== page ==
— Mollie (@MZHemingway) March 16, 2021
The next big Democrat-media hoax that is being exposed relates to their claims that there was “no election fraud” in 2020, with the corollary being that “even if there was, there is no evidence that the election results would have been changed.” A lot of credible reporting has been chipping away at that narrative, including a plethora of analysis reports from independent experts (example reported here) and considerable sworn testimony at state hearings. And a couple of forensic audits are likely to be conducted in Georgia and Arizona (and possibly in other states), too.
The inimitable Project Veritas has been doing some chipping away at that hoax, too, having investigated illegal ballot harvesting activities in Minnesota last year. And The New York Times may be brought to task for defaming Project Veritas in a subsequent “news article” published on 29 September 2020. On 18 March, a judge in Westchester County New York denied The New York Times‘ motion to dismiss in Project Veritas’s defamation lawsuit. As reported in an email announcement yesterday from James O’Keefe:
Our lawsuit came to be due to The New York Times’ lies about Project Veritas’ investigation into illegal ballot harvesting taking place in Minnesota during the 2020 election cycle.
The New York Times defended calling Project Veritas’ Minnesota Ballot Harvesting videos “deceptive” by arguing this was simply an “unverifiable expression of opinion.”
Project Veritas pointed out this “opinion” was printed in the news section of The New York Times and the Court agreed: “if a writer interjects an opinion in a news article (and will seek to claim legal protections as opinion) it stands to reason that the writer should have an obligation to alert the reader … that it is opinion.” The Times did not do so, and the Court found this troubling.
The Court found Project Veritas demonstrated “a substantial basis in law and fact that the Defendants [The New York Times] acted with actual malice, that is, with knowledge that the statements in the Articles were false or made with reckless disregard of whether they were false or not” and Project Veritas should be permitted to “conduct discovery.”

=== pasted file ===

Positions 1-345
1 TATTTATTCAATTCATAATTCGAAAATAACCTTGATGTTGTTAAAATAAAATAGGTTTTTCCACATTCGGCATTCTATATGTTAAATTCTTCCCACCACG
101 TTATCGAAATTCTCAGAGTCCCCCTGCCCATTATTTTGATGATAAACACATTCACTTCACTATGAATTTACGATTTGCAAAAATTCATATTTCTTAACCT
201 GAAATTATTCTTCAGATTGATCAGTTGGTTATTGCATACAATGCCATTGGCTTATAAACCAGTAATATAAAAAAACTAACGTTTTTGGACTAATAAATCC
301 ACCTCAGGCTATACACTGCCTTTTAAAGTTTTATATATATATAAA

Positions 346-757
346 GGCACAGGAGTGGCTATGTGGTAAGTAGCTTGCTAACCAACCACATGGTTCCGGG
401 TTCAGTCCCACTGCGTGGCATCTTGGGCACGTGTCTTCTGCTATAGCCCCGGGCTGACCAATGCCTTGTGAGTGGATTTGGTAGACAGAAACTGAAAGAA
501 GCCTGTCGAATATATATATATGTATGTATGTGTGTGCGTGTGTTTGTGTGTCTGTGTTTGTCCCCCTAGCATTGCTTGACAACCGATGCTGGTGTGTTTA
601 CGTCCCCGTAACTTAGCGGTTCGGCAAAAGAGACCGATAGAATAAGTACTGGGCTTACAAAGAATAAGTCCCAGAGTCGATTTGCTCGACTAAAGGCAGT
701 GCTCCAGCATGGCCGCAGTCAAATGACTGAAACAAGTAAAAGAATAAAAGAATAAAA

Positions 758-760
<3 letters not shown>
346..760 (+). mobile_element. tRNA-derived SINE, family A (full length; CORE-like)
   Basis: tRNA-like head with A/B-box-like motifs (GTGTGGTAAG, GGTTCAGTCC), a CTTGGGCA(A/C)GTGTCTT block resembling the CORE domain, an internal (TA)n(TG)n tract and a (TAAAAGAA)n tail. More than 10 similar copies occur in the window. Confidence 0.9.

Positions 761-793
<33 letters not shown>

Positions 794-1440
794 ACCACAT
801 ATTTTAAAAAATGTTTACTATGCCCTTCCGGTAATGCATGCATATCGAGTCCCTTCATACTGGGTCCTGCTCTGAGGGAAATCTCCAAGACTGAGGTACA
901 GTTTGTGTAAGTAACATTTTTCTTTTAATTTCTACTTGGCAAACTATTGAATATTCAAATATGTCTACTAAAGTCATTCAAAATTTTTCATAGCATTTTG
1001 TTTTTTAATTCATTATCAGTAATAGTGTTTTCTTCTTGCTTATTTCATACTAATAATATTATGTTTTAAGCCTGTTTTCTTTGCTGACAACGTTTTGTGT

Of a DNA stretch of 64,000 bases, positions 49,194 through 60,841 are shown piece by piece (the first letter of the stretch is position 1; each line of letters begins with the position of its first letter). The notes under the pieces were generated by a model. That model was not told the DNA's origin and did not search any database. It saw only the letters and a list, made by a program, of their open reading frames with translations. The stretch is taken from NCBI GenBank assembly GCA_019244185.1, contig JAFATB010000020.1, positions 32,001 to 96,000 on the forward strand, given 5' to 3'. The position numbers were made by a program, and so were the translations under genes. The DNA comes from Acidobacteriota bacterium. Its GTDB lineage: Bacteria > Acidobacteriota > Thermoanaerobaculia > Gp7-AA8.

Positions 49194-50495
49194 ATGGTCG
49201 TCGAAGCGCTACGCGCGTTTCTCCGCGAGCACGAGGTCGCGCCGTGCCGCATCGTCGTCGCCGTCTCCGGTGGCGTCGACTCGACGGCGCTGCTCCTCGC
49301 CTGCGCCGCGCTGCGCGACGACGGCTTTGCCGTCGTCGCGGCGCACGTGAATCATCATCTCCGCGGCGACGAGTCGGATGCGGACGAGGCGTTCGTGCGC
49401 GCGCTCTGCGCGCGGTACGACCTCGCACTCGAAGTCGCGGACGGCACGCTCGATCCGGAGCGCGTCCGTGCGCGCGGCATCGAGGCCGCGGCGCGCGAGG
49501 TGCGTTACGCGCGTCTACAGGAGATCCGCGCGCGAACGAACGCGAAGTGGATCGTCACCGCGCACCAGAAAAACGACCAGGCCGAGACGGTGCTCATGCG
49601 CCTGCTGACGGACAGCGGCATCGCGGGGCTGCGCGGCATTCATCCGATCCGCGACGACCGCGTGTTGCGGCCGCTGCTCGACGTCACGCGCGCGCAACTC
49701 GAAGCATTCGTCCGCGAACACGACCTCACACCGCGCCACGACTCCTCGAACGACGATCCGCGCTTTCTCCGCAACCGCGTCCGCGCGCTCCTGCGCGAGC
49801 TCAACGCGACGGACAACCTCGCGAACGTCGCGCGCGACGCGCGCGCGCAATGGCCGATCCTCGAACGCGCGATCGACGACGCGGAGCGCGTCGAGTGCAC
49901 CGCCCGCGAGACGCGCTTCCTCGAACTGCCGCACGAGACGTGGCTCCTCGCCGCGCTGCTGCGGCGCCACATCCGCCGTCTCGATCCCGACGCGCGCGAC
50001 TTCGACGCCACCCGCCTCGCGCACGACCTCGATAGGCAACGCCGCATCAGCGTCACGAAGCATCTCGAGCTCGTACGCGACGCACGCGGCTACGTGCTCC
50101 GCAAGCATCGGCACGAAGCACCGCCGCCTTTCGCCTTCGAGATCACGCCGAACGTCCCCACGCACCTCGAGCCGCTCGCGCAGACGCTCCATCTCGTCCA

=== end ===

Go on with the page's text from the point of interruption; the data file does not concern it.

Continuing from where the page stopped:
Can’t wait to see Times Executive Editor Dean Baquet, the reporter who wrote the September article, and whoever reviewed and approved it be deposed under oath!
Conclusion. This is a court precedent that should be very useful in curtailing the egregious lying by the legacy media on behalf of Democrats. Pawning off opinion as news reporting without calling it such is a standard tactic in today’s legacy media. They do it because those opinions “advance the narrative,” which almost always benefits the Democrat Party. Will this defamation lawsuit by Project Veritas result in a golden era of honest reporting, complete with new guidance to news reporters across the legacy media to label personal opinions not supported by facts as such in future articles? I am not going to hold my breath on that, but rather expect to see other lawsuits filed until the message is received and clearly understood – in their pocketbooks!